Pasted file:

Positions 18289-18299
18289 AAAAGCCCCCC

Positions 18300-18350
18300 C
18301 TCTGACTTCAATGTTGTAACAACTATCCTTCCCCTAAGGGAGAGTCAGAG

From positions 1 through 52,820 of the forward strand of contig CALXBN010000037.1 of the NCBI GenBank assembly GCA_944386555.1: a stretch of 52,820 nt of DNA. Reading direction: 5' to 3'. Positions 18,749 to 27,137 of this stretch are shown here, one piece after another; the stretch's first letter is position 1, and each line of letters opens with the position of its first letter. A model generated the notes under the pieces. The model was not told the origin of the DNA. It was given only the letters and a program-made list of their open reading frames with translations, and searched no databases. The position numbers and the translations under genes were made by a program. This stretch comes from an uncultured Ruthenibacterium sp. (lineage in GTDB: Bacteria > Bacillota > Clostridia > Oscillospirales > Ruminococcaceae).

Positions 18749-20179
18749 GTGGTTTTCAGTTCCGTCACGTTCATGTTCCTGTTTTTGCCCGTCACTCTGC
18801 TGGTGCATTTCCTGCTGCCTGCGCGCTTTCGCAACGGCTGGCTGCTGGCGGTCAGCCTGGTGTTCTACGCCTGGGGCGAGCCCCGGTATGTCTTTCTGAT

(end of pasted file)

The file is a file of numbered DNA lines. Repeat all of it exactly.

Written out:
Positions 18289-18299
18289 AAAAGCCCCCC

Positions 18300-18350
18300 C
18301 TCTGACTTCAATGTTGTAACAACTATCCTTCCCCTAAGGGAGAGTCAGAG

From positions 1 through 52,820 of the forward strand of contig CALXBN010000037.1 of the NCBI GenBank assembly GCA_944386555.1: a stretch of 52,820 nt of DNA. Reading direction: 5' to 3'. Positions 18,749 to 27,137 of this stretch are shown here, one piece after another; the stretch's first letter is position 1, and each line of letters opens with the position of its first letter. A model generated the notes under the pieces. The model was not told the origin of the DNA. It was given only the letters and a program-made list of their open reading frames with translations, and searched no databases. The position numbers and the translations under genes were made by a program. This stretch comes from an uncultured Ruthenibacterium sp. (lineage in GTDB: Bacteria > Bacillota > Clostridia > Oscillospirales > Ruminococcaceae).

Positions 18749-20179
18749 GTGGTTTTCAGTTCCGTCACGTTCATGTTCCTGTTTTTGCCCGTCACTCTGC
18801 TGGTGCATTTCCTGCTGCCTGCGCGCTTTCGCAACGGCTGGCTGCTGGCGGTCAGCCTGGTGTTCTACGCCTGGGGCGAGCCCCGGTATGTCTTTCTGAT